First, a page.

Tag Archives: ages 0-7

Music Smart

In “Color Me Purple,” my book for children ages 8-12, the character Gommgi is music smart. She loves music and is recognized for the excellence of her piano performances. In this photo, I met a music smart child in the making. The research says that smart children often hum and sing early, have the ability to reproduce songs easily, show a strong desire to play an instrument, and display an emotional sensitivity to music. Little Maeve, while playing at her Grandma’s, broke into lullaby as she hugged and rocked her doll. She decided her lilting version of “Twinkle, Twinkle Little Star” needed piano accompaniment, and after playing one chorus invited me to join her in a duet version. Yes, Maeve definitely is showing an early love and talent in music!

Wherever their curiosity and interest takes them, catch the moment!

Abuelita dice… is in print

New from Ellie Books

When I was a child, we didn’t have the opportunity to learn a second language. We also didn’t have any children in my small-town school whose native language was anything other than English. I suffer today from a lack of confidence in tackling any language other than English as well as from a clear lack of ability to speak or comprehend any other language. Sad, but true.

I’m thrilled that my grandchildren are being introduced to Spanish at a young age. And, I’m thrilled that some elementary schools are offering immersion programs in Spanish.  I wish there were more such programs as well  a wider variety of children’s enrichment programs that introduce the languages our grandchildren will encounter in our world of global communications.

Abuelita dice que es bueno ser inteligente is for all the children of Spanish-speaking families. It is also for all the children learning Spanish in school or through a special private-language camp or program. The book is identical to the original book, Grandma Says It’s Good to Be Smart. 

Title page

I thank Joe Ketarkus for translating the story when I took a mocked-up version of the book to Peru in 2008, and working on the final translation for the published book this year. Thank you to Rosa Medina and Nuria Vega for reading and commenting on the Spanish-language version as native speakers. And thank you to my husband Paul for the patience and skill it took to change the words in the illustrations to their Spanish counterparts. That was a challenge I could not have accomplished without his steady hand and help.

Together, Joe, Rosa, Nuria, Paul and I are happy to be reinforcing the importance of reading, exploring, questioning, imagining, and being proud of one’s every new interest and accomplishment to many more children through the publication of this edition of the book. Enjoy.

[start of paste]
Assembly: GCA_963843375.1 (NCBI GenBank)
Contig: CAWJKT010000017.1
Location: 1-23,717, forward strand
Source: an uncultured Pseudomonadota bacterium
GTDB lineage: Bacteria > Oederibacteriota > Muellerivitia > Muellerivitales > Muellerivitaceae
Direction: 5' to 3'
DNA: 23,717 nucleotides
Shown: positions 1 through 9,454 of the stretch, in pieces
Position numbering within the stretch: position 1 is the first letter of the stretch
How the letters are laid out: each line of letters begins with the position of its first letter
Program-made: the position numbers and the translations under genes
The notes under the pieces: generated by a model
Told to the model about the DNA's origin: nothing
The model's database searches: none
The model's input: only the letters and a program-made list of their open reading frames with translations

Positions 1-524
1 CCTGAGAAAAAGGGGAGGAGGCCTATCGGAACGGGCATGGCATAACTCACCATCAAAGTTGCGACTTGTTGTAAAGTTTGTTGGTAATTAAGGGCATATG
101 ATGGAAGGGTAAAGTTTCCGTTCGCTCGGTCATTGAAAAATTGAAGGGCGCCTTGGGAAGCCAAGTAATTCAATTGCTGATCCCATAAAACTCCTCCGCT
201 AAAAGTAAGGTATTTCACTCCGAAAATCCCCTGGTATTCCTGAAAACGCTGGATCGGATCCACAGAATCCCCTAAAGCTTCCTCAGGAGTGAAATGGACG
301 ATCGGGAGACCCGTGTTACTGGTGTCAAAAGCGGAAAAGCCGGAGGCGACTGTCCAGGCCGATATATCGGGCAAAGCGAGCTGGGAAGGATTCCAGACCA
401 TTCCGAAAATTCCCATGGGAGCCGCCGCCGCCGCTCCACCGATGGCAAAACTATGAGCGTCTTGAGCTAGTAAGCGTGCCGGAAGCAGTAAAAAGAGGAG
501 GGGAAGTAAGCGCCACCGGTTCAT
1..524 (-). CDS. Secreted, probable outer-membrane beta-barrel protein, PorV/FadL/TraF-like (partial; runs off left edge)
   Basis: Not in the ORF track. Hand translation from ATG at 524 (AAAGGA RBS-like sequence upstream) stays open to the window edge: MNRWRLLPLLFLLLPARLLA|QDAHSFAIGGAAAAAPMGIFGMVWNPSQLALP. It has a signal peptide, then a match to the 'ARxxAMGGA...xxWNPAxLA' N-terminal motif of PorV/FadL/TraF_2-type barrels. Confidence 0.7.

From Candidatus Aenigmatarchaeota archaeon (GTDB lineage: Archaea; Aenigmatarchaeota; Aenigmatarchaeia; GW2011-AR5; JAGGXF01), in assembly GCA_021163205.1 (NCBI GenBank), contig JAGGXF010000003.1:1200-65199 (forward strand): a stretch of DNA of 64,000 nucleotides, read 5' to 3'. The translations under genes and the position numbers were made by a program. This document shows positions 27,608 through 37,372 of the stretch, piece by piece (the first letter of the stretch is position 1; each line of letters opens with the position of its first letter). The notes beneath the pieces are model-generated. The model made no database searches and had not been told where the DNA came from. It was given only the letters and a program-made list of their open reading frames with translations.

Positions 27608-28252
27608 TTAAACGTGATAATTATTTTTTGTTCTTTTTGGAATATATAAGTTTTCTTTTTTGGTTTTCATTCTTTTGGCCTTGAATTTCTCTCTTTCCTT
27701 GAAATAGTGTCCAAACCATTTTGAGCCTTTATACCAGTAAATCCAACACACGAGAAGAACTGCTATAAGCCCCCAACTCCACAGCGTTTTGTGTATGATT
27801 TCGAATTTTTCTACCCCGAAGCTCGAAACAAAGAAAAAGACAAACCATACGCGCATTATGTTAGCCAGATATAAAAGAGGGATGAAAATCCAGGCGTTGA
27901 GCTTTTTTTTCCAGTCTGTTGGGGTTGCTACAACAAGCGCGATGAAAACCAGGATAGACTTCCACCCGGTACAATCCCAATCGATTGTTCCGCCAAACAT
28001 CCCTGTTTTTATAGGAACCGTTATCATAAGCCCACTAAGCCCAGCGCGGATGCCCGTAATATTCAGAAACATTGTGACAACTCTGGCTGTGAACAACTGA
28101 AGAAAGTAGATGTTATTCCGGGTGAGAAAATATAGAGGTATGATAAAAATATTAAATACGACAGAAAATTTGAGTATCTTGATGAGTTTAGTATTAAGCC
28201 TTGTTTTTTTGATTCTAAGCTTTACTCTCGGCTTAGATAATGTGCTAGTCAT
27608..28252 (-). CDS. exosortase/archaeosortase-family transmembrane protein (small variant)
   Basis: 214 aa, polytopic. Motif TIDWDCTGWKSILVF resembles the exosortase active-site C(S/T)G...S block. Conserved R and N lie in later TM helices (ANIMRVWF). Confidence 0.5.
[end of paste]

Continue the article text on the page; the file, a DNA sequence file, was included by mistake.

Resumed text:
Jocelyn is back with more book reviews

Little Bird—Written by Germano Zullo; illustrated by Albertine, 2012. This book captivated me—at first with its illustrations and its silence—and then with its message.  Turn the pages! OK, a truck is driving along a road—what is so special about that? Keep turning the pages. Following an improbable and glorious flock of birds being released into the wide open sky, we read, “One could almost believe that one day is just like another.” This is a touching story, told mostly in pictures, of a man and a bird, and so much more than how they help each other fly. “There are no greater treasures than the little things.Just one is enough to change the world.” What a powerful message!

This gem of a book has spare illustrations and few words. It won the French equivalent of the coveted Caldecott prize for children’s picture book illustration. I have given this to special friends of the heart as well as graduates. What a wonderful, encouraging book! I recommend you share it with those you love.

Early reading is such a delight for this little boy and his grandma.

For more of Jocelyn’s reviews, go to the Tips and Previews page.

Read to Your Young Children Every Day

For the past month I have been posting the titles of exciting books for young children − mostly for preschool age, but also for children in grades K-2 who are still into picture books. In fact, I recommend picture books for all ages. They can be read by children and adults for not only enjoyment, but for conceptual development as well. Never underestimate the thought and discussion potential from reading simple statements and, moreover, from reading pictures.

Reading with Young Children

Unfortunately, the National Information Center for Children and Youth with Disabilities, reports that about 10 million children have difficulties learning to read. Even people with mild reading impairment do not read for fun and suffer from a low self-esteem. A surprising statistic is that reading problems affect girls at about the same rate as boys. Because boys are more apt to act out whereas girls more often enter a quiet dream world, boys receive more attention in schools for their reading difficulties. Long-term studies have shown that from 90 to 95 percent of reading-impaired children can overcome their difficulties if they receive appropriate treatment at early ages.